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Meghan Kennedy Meghan Kennedy

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Meghan Kennedy Interview
The Seattleite’s play, Napoli, Brooklyn is orbiting Britain for its European Premiere. We spoke to Meghan about the play, her inspirations and her work

Published on April 30, 2019
Buy Tickets to the UK Tour of Napoli, Brooklyn (May 1 to July 13, 2019)

Our traditional opening question, where in the States are you from?

I was born in Seattle, Washington but I grew up on the east coast in New York and Connecticut.

Your play, Napoli, Brooklyn is making its European Premiere. Can you tell us about the story?

This is a story about people who are in need of a miracle. In particular, a family of immigrants in Brooklyn 1960, fighting to survive and to understand each other in the midst of the rapidly changing culture surrounding them. The only thing they can hold onto in the oppression of their daily lives is their faith. But that faith is challenged when a tragedy strikes their neighbourhood. A moment of chaos from the outside world unlocks their innermost desires, transforming their faith in God to faith in each other and in themselves.

What was your inspiration for developing this play, and what did you want to convey through the play?

Napoli, Brooklyn is loosely based on my mother’s adolescence. She grew up in a big, Italian Catholic, immigrant family. I grew up hearing stories about the plane crash in December of 1960, which happened close to her apartment, and that image always stayed with me - a girl witnessing a giant plane crash in the middle of her small, Brooklyn neighbourhood. It’s a reminder that the impossible isn’t always so impossible.

I started from there and then built outwards. I became very interested in how the struggle in immigrant families is passed from generation to generation, particularly among girls. They had to (and still have to) fight so hard to find their voices, and even harder to keep them intact. I wanted to honor those voices ... I also wanted to give my mother a love story.

The play involves both first generation Americans as well as parental figures who were born in Italy  - how do you present those relationships through the play, and is that sense of American identity important to the story?

Even though this play takes place in the past, the immigration struggle is just as real today. The American Dream is a western concept that remains elusive to every generation. I'm interested in reminding generations of Americans and even Europeans, who may no longer identify as outsiders, that their roots are tied to an ever-shifting sense of belonging. Hope is a big part of the American identity. But what happens to that identity when hope is crushed? Do we persevere or crumble? I believe from every tragedy there is a possibility to learn, to grow. We are faced with tragedies everywhere we look right now, which, strangely, hold the potential to unite us.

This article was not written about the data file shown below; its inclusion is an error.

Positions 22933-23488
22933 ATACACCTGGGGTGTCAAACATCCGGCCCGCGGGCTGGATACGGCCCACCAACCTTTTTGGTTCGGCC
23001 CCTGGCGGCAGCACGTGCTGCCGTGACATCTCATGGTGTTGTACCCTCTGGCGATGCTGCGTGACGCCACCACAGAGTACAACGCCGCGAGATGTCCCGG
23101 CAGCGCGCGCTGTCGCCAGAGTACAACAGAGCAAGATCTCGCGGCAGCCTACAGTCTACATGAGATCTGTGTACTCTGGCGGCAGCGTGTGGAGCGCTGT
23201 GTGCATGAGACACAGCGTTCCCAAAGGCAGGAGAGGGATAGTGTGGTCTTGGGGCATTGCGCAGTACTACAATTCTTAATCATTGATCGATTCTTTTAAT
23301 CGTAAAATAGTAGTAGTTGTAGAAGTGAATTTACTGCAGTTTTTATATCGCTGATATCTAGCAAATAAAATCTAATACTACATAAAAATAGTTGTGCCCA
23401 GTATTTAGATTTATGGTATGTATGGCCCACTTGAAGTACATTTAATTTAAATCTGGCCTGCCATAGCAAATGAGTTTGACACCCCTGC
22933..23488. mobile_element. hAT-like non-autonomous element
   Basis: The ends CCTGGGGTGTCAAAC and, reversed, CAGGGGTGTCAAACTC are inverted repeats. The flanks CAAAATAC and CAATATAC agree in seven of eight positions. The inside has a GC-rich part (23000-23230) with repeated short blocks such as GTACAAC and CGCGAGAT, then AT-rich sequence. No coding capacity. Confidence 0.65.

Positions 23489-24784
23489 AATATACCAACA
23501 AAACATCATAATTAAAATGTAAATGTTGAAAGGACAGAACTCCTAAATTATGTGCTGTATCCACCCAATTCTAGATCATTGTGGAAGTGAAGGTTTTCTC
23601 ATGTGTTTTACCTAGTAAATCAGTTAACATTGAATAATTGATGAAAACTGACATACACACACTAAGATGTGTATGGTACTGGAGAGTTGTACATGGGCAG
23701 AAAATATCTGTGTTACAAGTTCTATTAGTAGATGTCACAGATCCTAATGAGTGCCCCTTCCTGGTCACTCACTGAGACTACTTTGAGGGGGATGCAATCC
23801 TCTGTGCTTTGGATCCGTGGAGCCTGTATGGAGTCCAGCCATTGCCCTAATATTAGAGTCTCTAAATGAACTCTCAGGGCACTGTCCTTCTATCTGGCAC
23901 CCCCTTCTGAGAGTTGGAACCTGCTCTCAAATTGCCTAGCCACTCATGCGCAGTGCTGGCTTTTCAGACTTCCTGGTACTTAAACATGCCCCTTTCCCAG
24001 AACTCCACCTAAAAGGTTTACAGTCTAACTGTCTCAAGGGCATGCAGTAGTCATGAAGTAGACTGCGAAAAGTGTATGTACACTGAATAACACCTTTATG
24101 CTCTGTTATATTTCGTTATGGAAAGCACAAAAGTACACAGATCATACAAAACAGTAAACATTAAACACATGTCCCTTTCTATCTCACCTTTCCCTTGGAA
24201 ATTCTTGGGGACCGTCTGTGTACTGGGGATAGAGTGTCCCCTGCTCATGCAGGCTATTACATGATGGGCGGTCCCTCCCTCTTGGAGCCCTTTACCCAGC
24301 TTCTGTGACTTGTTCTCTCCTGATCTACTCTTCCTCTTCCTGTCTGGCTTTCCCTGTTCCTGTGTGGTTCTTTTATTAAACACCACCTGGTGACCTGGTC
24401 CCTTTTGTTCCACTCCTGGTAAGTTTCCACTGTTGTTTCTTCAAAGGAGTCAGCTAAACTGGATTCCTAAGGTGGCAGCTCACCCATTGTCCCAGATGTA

Mona Goodwin, Georgia May Foote and Hannah Bristow Mona Goodwin, Georgia May Foote and Hannah Bristow are ready to star in Napoli, Brooklyn

I've read that during its run off-Broadway, the play involved authentic cooking on stage! Is food an important aspect of the production, and will that concept be part of the London production?

In New York we aimed to fill the theatre with the smell of Luda’s cooking from the moment the audience stepped through the door. Growing up in an Italian household, food was love so I wanted to make it a visceral experience. The food will be cooked off stage in the London production but it will be served up with love.

How important was getting the music right for the play?

In researching for the play, I became obsessed with the details of the time - songs, recipes, how they decorated the tree at Christmas time. Mario Lanza was always on the record player in my grandmother’s house so getting that song right was very important. Music provides a bridge to another time and state of mind, and I hope we are able to do that with the music in this production.

How does it feel for the play to be moving to the UK and London's Park Theatre?

I’m thrilled. I’ve always deeply admired theatre in London and the UK, so moving the play is a dream come true. And everyone at the Park Theatre and The Original Theatre Company has been fantastic.

What do you hope visitors to the play take away from their experience of Napoli, Brooklyn?

I’m hoping that it’s possible to take the specifics of a very particular family’s struggle and explode them outward in a way that feels recognizable and universal. I hope when audiences discuss this play, aspects of its themes will resonate with their experiences—whether decades ago, or in confronting them now, week by week. I hope they enjoy seeing a stage full of women and I hope they leave with a bigger appetite than they walked in with.

What are your plans and projects for the future?

I’m currently writing for a new television show for Apple TV produced by J.J.Abrams & Sara Bareilles called Little Voice which I’m very excited about. I’m finishing up a new play and working on a film as well.

Finally, what's the best thing about being Meghan Kennedy?

Probably my dog, Benji.

Napoli, Brooklyn is touring the UK between May 1 and July 13, 2019. The venues include Malvern Theatre in the Cotswolds (May 1 to 4), Windsor's Theatre Royal (May 6 to 11), the Yvonne Arnaud in Guildford (May 13 to 18), the Devonshire Park Theatre in Eastbourne (May 27 to 31), the Oxford Playhouse (June 4 to 8) before a month long run at London's Park Theatre (June 13 to July 13).

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